Dissent is all very well, said a senior Bharatiya Janata Party leader the other day, but tone is all-important. If one can understand that correctly, then it is okay to criticise the current dispensation and the Prime Minister, but you must do it in a respectful manner. To use Venkaiah Naidu’s own language, is it fair to assume that it’s polite to call someone a “maha-paapi” or a big sinner, as he has done with the Congress? Or can one emulate other members of the BJP and its supporters who called the former Prime Minister of India, Manmohan Singh “Maunmohan Singh” when he was in office, with reference to the fact that he did not talk much and come up with similar sobriquets for the current incumbent?
CM Devendra Fadnavis inspects damaged sugarcane crop at Malikpeth in Mohol Taluka of Solapur. The fact that the people of India are themselves suffering because of this imperfect monsoon season appears to be incidental. The government is suffering. That ought to be enough reason for the faithful to be upset. File pic for representation
One side of this story is that it is the BJP which is keeping the Congress party, with its miserable little hoard of 44 Lok Sabha seats, in the news and in contention. Whatever the people of India think of Rahul Gandhi (err, seemingly not much), he certainly seems to terrify the BJP (282 seats in the Lok Sabha), which responds magnificently to every taunt made by the great-grandson of the malevolent Jawaharlal Nehru who ruled as India’s Prime Minister for 90,000 years. Oh, I’m so sorry if I’ve upset you, but as the overly polite supporters of the overly polite BJP, with its fine appreciation of dissent with tone, keep telling me on social media, I am an evil “presstitute”, “fiberal”, “Marxist”, “Macaulay-educated”, paid Congi agent. They say it so lovingly too. With just the right tone. But as we all know, I am not the Prime Minister of India and nor will I ever be...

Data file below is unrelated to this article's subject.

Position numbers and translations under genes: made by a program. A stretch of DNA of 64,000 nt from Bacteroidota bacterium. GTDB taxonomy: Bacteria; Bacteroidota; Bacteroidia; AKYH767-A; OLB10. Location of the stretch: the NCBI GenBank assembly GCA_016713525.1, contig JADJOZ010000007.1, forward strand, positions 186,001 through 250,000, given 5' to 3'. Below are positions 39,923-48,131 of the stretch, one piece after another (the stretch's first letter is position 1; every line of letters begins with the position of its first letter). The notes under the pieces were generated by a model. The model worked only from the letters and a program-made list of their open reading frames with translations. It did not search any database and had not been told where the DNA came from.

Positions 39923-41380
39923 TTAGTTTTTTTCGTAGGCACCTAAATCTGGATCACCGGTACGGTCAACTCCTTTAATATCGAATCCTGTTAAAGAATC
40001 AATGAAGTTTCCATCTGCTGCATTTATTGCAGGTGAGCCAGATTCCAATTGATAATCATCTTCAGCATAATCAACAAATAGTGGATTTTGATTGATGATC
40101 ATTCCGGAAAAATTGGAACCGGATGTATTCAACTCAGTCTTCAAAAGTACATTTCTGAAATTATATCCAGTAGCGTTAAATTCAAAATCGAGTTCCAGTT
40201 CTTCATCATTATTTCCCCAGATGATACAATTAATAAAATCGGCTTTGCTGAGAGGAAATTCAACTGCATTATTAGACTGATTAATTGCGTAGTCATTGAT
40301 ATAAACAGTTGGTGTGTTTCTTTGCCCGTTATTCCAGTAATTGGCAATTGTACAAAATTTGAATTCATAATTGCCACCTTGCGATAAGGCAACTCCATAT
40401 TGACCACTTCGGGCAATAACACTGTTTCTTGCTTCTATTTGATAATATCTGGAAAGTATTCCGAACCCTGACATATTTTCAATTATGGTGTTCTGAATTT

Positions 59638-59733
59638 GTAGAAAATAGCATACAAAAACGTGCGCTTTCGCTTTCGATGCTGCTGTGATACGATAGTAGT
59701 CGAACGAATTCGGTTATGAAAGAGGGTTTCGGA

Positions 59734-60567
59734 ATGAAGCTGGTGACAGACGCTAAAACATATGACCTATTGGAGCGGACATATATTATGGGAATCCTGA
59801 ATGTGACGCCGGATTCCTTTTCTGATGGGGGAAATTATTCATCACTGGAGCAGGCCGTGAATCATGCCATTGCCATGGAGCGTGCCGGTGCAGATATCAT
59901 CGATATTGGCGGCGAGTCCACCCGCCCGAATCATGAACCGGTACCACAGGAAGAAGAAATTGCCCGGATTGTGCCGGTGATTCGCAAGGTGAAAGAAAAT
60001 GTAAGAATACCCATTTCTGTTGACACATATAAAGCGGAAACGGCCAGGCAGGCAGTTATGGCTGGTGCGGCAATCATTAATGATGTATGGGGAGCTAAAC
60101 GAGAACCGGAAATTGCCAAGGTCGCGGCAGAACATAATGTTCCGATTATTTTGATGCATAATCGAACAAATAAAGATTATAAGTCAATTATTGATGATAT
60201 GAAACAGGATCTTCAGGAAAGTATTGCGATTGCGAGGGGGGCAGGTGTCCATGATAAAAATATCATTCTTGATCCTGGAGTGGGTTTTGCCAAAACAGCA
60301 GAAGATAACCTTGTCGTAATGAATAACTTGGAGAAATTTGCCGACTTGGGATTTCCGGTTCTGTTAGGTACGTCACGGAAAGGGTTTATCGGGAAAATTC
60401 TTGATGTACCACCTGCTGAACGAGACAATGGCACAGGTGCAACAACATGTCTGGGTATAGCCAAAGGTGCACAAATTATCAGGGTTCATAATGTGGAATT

The other side of this story is that you have to keep shifting the goalposts and finding someone else to blame when things are not going quite your way. So if the monsoon has failed — as it has across some parts of India — then the Union Finance Minister Arun Jaitley is reported as saying that the rain gods have not been as kind to this government, as it had been to the previous ones. Certainly, the mind boggles on this comment because we have also been told, very proudly, that the gods themselves had blessed this government and its victory.
Now, the implication seems to be that the rain gods are showing both dissent and disrespect to the Prime Minister and his council, not to mention the entire government. I am unsure if this is acceptable behaviour for a rain god or any god, to be so selective in showing kindness. The fact that the people of India are themselves suffering because of this imperfect monsoon season appears to be incidental. The government is suffering. That ought to be enough reason for the faithful to be upset.
That gods can be fickle is well known in mythology and literature and please gods save us from that Hindutva organisation which has threatened to pull out the tongues of anyone who insults “Hindu gods”. But the goalposts do not have to shift as far as divinity. As usual, you can return to two stalwarts. Whatever Jawaharlal Nehru’s great great-grandfather was up to — something against India, definitely — and the greatness of India’s ancient past (before the advent of the Nehru family). Thus, the Union Environment Minister tells the nation that he’s going to tell the rest of the planet that an “Indian lifestyle” is going to solve all of Earth’s climate change problems. This is going to be a terrible lesson for all the BJP’s ardent followers who live in foreign lands where “Indian lifestyle” means regular wiggling to Bollywood music. I am just going to assume, for the purpose of no dissent and no disrespect, that all of us who stay in India live absolutely perfect Indian lifestyles.
And then we have the Union Culture Minister, who is so happy that despite being a Muslim the late President of India APJ Abdul Kalam was a strong nationalist. Mahesh Sharma, for that is his most wonderful name, is however unsure about the role of women in Indian culture. Should they stay out at night or should they stay in? Either way, it is immensely disrespectful to assume that women themselves have any say in the matter.
Meanwhile, the beloved Prime Minister of India regularly talks to us on the radio and visits foreign countries. I say this without any tone at all. The tone in your head when you read it, however, is your own problem.
Ranjona Banerji is a senior journalist. You can follow her on Twitter @ranjona